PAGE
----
Post-Traumatic Stress in the Emergency Room - News, Weather and Sports for Lincoln, NE;

Post-Traumatic Stress in the Emergency Room

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Posted by: Abigail Wood

When you hear "Post-Traumatic Stress Disorder," images of war tend to spring to mind, but studies show ER nurses are at risk as well. They see death and trauma up-close and personal, every day. Many will tell you, it's a child's death that's hardest to forget.

"And then people started to hear his mother cry and that flipped a switch in a lot of individuals. Hearing that," ER nurse Luke Johnston paused in his remembering, then continued, "I can still hear it today."

Johnston is one of four emergency room nurses from the Bryan West Emergency Department who sat down with me to shed some light on what's been termed "shell shock in the emergency room," a version of PTSD that comes from nurses' continual exposure to trauma and death.

"We've trained ourselves here as nurses to know we're going to see people on the absolute worst days of their life," said Chelsea Russell, an ER nurse who's been at Bryan for three years now.

Gruesome wounds, young deaths, families torn apart: any one of the traumatic events these nurses face daily would sideline the average person, but it's assumed they will take it all in stride. A national study shows that at least 18 percent of trauma nurses have openly admitted to struggling with PTSD, and that's the one's that talk about it.

"I think for somebody to individually come forward and tell me as a manager about their experience it's very hard because it's part of the job," said Katie Kranau, a nurse manager in the emergency room. "It's part of the stigma that comes with being a nurse in general."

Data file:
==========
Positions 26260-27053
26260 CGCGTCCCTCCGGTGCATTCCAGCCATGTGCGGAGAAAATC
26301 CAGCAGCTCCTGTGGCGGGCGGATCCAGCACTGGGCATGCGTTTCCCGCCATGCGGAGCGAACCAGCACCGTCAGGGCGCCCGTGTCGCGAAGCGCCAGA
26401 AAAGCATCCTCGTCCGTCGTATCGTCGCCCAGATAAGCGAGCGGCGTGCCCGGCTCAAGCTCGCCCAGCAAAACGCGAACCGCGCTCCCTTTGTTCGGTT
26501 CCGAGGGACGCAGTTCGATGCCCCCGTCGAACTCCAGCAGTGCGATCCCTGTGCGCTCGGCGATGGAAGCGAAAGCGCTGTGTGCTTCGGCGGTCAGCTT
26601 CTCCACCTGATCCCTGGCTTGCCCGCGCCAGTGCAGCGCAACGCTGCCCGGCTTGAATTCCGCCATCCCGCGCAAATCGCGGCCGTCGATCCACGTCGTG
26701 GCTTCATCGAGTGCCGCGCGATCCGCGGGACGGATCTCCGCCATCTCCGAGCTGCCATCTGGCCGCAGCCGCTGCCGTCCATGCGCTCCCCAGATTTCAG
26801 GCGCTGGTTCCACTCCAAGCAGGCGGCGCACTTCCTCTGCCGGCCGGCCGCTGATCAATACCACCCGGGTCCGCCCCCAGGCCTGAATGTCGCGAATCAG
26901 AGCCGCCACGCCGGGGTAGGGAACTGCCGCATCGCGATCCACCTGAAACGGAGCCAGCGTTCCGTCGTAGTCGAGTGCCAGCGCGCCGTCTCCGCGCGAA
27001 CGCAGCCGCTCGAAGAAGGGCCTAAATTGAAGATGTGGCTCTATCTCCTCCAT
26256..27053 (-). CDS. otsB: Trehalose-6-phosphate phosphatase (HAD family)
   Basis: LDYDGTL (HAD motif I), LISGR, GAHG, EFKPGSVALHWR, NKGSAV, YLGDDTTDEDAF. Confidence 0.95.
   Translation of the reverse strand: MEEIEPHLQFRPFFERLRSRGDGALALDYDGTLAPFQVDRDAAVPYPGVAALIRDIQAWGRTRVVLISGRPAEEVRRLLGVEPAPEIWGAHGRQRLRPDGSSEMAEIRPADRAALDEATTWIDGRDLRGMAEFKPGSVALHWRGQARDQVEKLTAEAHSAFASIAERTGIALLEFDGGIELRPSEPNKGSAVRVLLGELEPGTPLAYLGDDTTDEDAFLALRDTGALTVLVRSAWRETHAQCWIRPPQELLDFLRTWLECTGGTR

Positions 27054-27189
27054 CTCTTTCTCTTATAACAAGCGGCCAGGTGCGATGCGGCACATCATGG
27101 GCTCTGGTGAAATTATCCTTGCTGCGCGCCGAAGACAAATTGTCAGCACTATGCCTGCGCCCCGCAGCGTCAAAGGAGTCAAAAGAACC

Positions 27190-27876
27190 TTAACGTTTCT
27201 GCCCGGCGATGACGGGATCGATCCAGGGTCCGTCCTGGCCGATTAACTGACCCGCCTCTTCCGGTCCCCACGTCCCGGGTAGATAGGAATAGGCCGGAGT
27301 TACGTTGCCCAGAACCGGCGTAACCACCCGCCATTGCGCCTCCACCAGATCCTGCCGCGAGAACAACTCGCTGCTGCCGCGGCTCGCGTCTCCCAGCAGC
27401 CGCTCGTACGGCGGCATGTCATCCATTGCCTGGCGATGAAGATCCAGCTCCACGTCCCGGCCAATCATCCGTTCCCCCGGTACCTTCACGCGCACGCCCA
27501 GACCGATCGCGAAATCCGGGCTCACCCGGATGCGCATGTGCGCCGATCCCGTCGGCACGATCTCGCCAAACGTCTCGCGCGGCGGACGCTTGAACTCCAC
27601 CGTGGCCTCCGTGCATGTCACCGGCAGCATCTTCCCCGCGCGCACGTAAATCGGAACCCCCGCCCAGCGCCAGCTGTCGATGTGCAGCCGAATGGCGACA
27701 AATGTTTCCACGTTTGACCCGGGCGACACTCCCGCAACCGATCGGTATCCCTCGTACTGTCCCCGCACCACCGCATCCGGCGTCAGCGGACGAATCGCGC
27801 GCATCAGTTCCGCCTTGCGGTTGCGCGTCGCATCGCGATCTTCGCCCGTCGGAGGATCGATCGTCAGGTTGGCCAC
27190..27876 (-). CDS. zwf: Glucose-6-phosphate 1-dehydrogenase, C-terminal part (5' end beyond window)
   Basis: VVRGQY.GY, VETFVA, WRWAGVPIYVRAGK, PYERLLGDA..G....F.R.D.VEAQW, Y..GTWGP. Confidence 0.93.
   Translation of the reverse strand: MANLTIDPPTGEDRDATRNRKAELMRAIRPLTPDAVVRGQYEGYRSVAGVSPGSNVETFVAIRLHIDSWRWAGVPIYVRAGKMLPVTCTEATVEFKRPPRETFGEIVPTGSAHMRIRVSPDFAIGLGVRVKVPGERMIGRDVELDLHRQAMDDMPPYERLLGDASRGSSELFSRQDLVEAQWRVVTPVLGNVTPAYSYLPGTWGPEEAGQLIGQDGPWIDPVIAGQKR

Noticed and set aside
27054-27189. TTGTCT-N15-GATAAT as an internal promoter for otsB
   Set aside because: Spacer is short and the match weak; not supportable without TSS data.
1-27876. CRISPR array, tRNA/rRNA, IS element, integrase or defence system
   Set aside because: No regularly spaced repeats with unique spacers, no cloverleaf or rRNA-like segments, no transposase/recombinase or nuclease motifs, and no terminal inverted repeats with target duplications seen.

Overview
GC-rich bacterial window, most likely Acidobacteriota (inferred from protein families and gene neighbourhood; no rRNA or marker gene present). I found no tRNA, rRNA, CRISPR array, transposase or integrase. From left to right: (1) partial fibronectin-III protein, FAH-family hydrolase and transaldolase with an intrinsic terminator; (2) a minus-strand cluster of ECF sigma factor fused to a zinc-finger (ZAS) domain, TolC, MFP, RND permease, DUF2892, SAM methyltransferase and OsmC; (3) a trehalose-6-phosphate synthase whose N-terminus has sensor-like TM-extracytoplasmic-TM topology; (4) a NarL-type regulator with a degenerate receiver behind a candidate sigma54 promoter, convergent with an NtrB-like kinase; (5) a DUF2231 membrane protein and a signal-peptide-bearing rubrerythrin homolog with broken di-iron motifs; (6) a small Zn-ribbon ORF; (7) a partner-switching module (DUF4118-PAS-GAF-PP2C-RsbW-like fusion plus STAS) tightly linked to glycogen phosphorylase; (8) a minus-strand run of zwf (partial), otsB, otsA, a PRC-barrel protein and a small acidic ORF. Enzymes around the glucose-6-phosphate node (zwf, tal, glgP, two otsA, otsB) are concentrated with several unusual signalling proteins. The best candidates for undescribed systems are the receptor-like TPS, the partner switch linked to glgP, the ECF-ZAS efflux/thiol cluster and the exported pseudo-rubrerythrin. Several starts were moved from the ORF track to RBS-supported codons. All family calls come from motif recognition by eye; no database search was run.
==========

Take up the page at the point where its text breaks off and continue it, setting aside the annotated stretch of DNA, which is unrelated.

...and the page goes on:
Patty Bollinger, a counselor with the Bryan College of Health Sciences, says with ER nurses, this is especially problematic. She says nurses have to move quickly from patient to patient, solving problems under extreme stress, without a real chance to work through hard cases.

"You become robotic," Bollinger explained. "This is what I gotta do, this is what I gotta do, and sometimes you have to put your feelings at bay. It's an art, and you can only do it so long."

HIPAA restrictions are another obstacle. Nurses can't take their problems home.

"A lot of times someone has said to me, you seem very callous and very cold about things," said Jessica Peterson, a nurse in the Bryan Health ER for four years. "That's not really my intention, it's just kind of how we deal with things. It's a compartmentalization."

The stress shows in a variety of ways. Changes in behavior, nightmares, and irritability top the list. Bollinger says it's also common for nurses to seem distant. She says this is often because, right or wrong, the nurse feels some responsibility if a patient is lost on their watch.

"The people that you help, those aren't the ones that bother you the most," Johnston said. "It's the people that you aren't able to do something for."

De-briefing after a particularly stressful case can help shift the burden of responsibility off the shoulders of each individual nurse. Bryan Health also has chaplains on call 24/7. But the nurses I spoke with say it often comes down to their immediate colleagues who understand the difficulties of the job, along with the reasons they're all there in the first place.

"I still love what I do," Russell said, and the others nodded in agreement. "There's nothing else I want to do besides this job."

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